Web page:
First, Ocean Tokens are used as a ​unit of exchange​ for buying and selling data/services. A marketplace would price data/services in Ocean Tokens (OCEAN), or any other currency of the marketplace’s or vendor’s choice, such as USD, EUR, ETH, or DAI. It the latter, the marketplace would use a crypto exchange to convert just-in-time to OCEAN. Therefore, the Ocean network would only see OCEAN. The Foundation explicitly chose a one-token design over two-token design for simplicity, and to help equalize the access to upside opportunities of owning assets.

Second, Ocean Tokens are used for ​staking .​ This includes staking in each given dataset/service, and introduce a long tail of additional tokens called ​drops.​ Drops are derivative tokens of Ocean tokens denoted in “Ḍ​ ”. Each dataset would have its own derivative token. For example, 100 drops of stake in dataset X is “100 Ḍ​ X”. Drops relate to Ocean Tokens via curation markets’ bonding curves, which determine the exchange rates between them for different dataset/services.

Finally, Ocean Tokens are used in dispensing ​network rewards​, according to Ocean’s inflation schedule.

  • Stakeholders

Understanding network stakeholders is a precursor to system design. ​Table below outlines the stakeholder roles participating in the network. There are roles beyond, from developers to auditors.

  • Network Rewards to Incentivize Relevant Data/Services & Make It Available

Here is the ideal allocation approach, i.e. the approach assuming no computational constraints. Rij is the network rewards for actor ​i​ on dataset/service ​j​, ​before b​ eing normalized across all actors and datasets/services. The actual network rewards received are normalized: Rij,no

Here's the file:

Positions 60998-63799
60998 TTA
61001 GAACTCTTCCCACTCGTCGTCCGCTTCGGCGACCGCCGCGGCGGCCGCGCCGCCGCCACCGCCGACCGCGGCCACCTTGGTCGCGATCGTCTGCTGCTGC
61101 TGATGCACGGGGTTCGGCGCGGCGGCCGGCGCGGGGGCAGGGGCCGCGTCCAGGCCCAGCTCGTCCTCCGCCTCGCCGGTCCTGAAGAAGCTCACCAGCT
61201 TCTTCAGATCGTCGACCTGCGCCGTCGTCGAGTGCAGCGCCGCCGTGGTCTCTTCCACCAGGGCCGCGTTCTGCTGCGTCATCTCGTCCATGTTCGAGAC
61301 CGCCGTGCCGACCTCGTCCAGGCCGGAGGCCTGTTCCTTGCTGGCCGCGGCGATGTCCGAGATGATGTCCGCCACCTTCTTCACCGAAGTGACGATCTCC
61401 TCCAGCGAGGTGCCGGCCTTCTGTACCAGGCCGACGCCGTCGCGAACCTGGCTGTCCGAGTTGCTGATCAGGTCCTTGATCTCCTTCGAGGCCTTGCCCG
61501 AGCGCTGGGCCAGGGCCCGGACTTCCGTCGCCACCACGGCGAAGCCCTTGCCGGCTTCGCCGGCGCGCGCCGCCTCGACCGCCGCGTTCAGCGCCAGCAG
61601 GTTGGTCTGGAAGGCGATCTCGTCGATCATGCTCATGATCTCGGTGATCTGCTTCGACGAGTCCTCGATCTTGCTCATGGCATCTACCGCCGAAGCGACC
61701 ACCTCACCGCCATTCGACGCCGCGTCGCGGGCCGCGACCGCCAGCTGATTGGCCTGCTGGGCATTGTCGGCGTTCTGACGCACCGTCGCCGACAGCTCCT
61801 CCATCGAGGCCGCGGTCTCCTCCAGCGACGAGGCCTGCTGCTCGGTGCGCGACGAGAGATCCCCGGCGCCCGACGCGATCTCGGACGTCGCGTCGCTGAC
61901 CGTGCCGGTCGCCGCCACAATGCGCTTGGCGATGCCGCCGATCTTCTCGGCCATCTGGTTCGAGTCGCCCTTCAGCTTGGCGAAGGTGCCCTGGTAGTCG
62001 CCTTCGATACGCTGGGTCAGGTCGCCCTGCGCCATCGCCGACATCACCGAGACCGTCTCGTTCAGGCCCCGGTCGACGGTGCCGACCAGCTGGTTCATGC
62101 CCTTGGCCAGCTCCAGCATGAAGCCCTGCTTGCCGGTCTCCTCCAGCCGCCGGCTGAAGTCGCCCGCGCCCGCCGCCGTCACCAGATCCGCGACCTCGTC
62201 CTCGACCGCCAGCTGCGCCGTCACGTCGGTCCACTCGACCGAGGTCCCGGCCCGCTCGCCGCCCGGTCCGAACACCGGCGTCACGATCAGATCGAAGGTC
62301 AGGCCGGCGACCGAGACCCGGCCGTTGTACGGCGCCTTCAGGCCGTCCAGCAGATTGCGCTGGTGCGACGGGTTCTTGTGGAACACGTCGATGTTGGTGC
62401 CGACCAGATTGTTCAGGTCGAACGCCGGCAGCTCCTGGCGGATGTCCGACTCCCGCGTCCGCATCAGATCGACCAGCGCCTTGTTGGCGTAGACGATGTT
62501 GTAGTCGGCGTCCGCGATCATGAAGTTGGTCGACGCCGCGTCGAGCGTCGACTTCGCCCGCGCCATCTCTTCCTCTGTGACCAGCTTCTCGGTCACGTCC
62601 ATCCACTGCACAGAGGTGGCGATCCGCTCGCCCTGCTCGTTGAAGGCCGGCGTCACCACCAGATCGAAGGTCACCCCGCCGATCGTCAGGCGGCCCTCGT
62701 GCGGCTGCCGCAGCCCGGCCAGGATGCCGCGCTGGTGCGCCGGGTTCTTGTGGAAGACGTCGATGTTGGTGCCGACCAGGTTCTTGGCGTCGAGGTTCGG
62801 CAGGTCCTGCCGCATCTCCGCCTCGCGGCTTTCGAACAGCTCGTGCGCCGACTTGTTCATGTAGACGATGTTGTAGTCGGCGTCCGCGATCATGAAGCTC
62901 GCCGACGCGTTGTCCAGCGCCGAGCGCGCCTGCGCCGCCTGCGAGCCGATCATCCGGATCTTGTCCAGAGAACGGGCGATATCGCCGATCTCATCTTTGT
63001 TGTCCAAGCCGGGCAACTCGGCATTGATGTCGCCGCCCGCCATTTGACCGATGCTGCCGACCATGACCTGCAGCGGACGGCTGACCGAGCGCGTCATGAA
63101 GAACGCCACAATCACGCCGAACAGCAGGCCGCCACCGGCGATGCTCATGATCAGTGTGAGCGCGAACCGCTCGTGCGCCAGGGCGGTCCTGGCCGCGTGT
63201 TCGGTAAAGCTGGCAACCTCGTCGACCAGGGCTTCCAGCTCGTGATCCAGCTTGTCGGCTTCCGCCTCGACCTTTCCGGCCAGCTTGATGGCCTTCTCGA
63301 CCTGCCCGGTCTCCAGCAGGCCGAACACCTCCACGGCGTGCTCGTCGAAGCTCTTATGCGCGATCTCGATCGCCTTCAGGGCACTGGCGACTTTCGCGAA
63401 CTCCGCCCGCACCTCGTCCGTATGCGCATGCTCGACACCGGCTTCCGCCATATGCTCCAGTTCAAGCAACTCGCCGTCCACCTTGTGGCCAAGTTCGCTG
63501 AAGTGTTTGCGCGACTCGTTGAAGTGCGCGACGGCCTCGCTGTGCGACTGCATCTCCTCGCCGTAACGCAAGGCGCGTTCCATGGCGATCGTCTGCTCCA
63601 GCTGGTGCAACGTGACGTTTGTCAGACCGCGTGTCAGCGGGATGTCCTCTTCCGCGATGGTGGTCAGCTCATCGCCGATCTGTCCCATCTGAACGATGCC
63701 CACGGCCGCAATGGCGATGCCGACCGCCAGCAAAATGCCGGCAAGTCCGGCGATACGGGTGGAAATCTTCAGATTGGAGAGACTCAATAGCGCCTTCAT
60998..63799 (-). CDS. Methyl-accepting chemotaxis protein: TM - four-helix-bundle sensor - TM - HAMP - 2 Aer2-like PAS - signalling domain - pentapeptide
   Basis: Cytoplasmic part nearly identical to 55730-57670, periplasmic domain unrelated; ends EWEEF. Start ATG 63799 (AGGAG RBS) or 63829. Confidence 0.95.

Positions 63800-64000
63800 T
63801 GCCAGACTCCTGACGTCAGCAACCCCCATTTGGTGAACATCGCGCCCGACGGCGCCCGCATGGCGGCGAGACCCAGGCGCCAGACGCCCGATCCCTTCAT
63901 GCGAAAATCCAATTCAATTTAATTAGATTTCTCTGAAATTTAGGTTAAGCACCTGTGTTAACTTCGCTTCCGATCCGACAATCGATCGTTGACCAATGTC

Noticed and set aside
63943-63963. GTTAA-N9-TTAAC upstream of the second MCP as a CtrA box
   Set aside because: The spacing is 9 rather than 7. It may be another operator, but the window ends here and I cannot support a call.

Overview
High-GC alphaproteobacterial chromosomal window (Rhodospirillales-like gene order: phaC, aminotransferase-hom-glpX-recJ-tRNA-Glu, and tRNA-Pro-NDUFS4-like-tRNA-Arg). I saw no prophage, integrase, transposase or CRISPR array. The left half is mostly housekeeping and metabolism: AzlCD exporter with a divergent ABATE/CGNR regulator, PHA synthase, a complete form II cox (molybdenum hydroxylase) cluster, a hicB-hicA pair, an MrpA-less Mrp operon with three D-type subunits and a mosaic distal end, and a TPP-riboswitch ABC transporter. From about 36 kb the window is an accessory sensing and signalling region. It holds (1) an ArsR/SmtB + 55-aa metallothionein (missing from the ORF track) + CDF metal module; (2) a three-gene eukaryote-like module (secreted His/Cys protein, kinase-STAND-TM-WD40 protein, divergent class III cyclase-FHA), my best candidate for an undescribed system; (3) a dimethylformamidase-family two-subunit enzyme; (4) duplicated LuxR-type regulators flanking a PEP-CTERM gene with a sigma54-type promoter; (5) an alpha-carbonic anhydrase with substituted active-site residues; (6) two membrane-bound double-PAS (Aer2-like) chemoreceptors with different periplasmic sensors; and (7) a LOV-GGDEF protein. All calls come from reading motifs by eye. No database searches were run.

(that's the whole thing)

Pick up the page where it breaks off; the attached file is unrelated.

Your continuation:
Sij =​ actor​ i’s​ stake in dataset/service ​j​, measured in ​drops.​

Dj = number of deliveries of dataset/service ​j ​in the block interval

Ri = global ratio for actor ​i s​ erving up vs. accessing a dataset; details are below

T =total Ocean Tokens given during the block interval according to the over all token reward schedule (see Appendix)

The third term, Ri , is to mitigate one particular attack vector ​for data​. (It’s excluded for services.) “Sybil downloading” where actors download files repeatedly to increase their network rewards (more on this later). It uses a tit-for-tat approach like BitTorrent by measuring how much data an actor has served up, versus how much is accessed, as follows:

Ri = {min(B served,i / B downloaded,i, 1.0) if all data assets served; 0.0 otherwise}


Bserved,i = total number of bits that actor ​i​ served (made available) across all data assets they have staked

B downloaded,i = total number of bits that actor ​i​ accessed, from any data assets

  • Circulating Token Supply

The circulating supply will be comprised of Ocean Tokens allotted to Acquirors, the Foundation, the founding teams and the network reward.

Early Acquirors in the Seed and Pre-Launch, and the founding teams have lock-ups ranging from 1.5–5 years.

Token Emissions with a 50 Year Timeframe

In the initial phase, the vast majority of tokens emitted will come from pre-mined tokens for Acquirors, the Foundation and the founding teams. From Q3/2022, the increase in Ocean Token supply will come solely from the network reward.

Token Emissions with a 12 Year Timeframe
  • Network Reward

To implement the network rewards as described above has complexity and high compute cost because, for each network rewards cycle, Ocean Protocol need to compute the amount of stake for each dataset/service made available by each actor, and Ocean Protocol would need a transaction to ​each ​actor to reward their effort.